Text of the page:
Laboratory for Homeodynamics | RIKEN BDR

Laboratory for Homeodynamics

Team Leader

Sa Kan YooMD, Ph.D.

Photo of principal investigator

  • Location:Kobe / Developmental Biology Buildings
  • E-mail:sakan.yoo[at]riken.jpPlease replace [at] with @.
  • Lab Website

We study how organisms respond to disruption of homeostasis

Research Summary

Living organisms can cope with disruption of homeostasis such as injury and disease to a certain degree. This results in restoration of steady state homeostasis, death of affected tissues or ultimate organismal death. The outcome depends on the type of insults, species of animals and maturation of tissues. While the process is well recognized, we still do not know the mechanisms defining responses to disruption of homeostasis in different organs and species. Our research focuses on four fundamental questions targeting major disruption of homeostasis in organisms: 1) How do animals repair tissues upon injury? 2) How does oncogenic stress by cancer affect animals? 3) What is the mechanism of aging? 4) How do animals cope with abnormal nutrition? To do this, we utilize unrivaled genetics of the fruit fly, Drosophila melanogaster.

Research Theme

  • How do animals repair tissues upon injury?
  • How does oncogenic stress by cancer affect animals?
  • What is the mechanism of aging?
  • How do animals cope with abnormal nutrition?

Main Publications List

  • Nishida H, Okada M, Yang L, et al.
    Methionine restriction breaks obligatory coupling of cell proliferation and death by an oncogene Src in Drosophila.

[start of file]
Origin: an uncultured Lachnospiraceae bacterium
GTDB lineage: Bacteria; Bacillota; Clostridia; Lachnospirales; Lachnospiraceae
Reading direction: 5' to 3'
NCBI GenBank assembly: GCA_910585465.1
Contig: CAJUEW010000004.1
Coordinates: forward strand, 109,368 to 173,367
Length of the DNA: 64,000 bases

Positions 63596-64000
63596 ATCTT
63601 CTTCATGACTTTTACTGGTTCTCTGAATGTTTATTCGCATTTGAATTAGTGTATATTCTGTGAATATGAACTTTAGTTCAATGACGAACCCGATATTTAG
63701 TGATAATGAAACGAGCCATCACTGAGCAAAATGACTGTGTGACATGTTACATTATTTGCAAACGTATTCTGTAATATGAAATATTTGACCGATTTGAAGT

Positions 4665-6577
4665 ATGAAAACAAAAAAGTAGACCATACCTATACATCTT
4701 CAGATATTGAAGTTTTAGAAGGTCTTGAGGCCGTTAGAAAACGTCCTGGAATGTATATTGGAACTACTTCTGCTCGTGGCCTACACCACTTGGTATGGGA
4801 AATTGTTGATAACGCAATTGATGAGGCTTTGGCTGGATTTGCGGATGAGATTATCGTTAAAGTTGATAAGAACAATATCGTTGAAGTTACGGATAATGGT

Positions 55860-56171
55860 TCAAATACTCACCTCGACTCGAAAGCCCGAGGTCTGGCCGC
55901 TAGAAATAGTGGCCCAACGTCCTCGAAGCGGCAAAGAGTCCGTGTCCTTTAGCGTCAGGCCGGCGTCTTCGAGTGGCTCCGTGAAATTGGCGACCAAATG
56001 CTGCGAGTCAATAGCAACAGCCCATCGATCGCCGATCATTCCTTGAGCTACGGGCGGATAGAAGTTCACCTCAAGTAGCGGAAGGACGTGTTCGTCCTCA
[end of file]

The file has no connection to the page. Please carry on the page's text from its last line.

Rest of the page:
eLife 10. e59809 (2021) doi: 10.7554/eLife.59809
  • Sasaki A, Nishimura T, Takano T, et al.
    white regulates proliferative homeostasis of intestinal stem cells during aging in Drosophila
    Nature Metabolism doi: 10.1038/s42255-021-00375-x
  • Yoo SK, Pascoe H, Pereira T, et al.
    Plexins function in epithelial repair in both Drosophila and zebrafish.
    Nature Communications 7. 12282 (2016) doi:10.1038/ncomms12282
  • Yoo SK, Freisinger C, LeBert D, Huttenlocher A.
    Early redox, Src family kinase and calcium signaling integrate wound responses and tissue regeneration in zebrafish.
    Journal of Cell Biology 199. 225-34 (2012) doi: 10.1083/jcb.201203154
  • Yoo SK, Lam PY, Eichelberg M, et al.
    Role of microtubules in neutrophil polarity and migration in live zebrafish.
    Journal of Cell Science 125. 5702-10 (2012) doi: 10.1242/jcs.108324
  • Yoo SK, Starnes TW, Deng Q, Huttenlocher A.
    Lyn is a redox sensor that mediates leukocyte wound attraction in vivo .
    Nature 480. 109-12 (2012) doi:10.1038/nature10632
  • Deng Q, Yoo SK, Cavnar P, et al.
    Dual roles for Rac2 in neutrophil motility and retention in zebrafish hematopoietic tissues.
    Developmental Cell 21. 735-45 (2011) doi: 10.1016/j.devcel.2011.07.013
  • Yoo SK, Huttenlocher A.
    Spatiotemporal photolabeling of neutrophils during induction and resolution of inflammation in zebrafish.
    Journal of Leukocyte Biology 89. 661-667 (2011) doi: 10.1189/jlb.1010567
  • Walters KB, Green JM, Surfus JC, et al.
    Live imaging of neutrophil motility in a zebrafish model of WHIM syndrome.
    Blood 116. 2803-2811 (2010) doi: 10.1182/blood-2010-03-276972
  • Yoo SK, Deng Q, Cavnar P, et al.
    Differential regulation of protrusion and polarity by PI(3)K during neutrophil motility in live zebrafish.
    Developmental Cell 18. 226-236 (2010) doi: 10.1016/j.devcel.2009.11.015
  • Yoo SK, Huttenlocher A.
    Innate immunity: wounds burst H2 O2 signals to leukocytes.
    Current Biology 19. 553-5 (2009) doi: 10.1016/j.cub.2009.06.025
  • Nishita M, Yoo SK, Nomachi A, et al.
    Filopodia formation mediated by receptor tyrosine kinase Ror2 is required for Wnt5a-induced cell migration.
    Journal of Cell Biology 175. 555-62 (2006) doi: 10.1083/jcb.200607127

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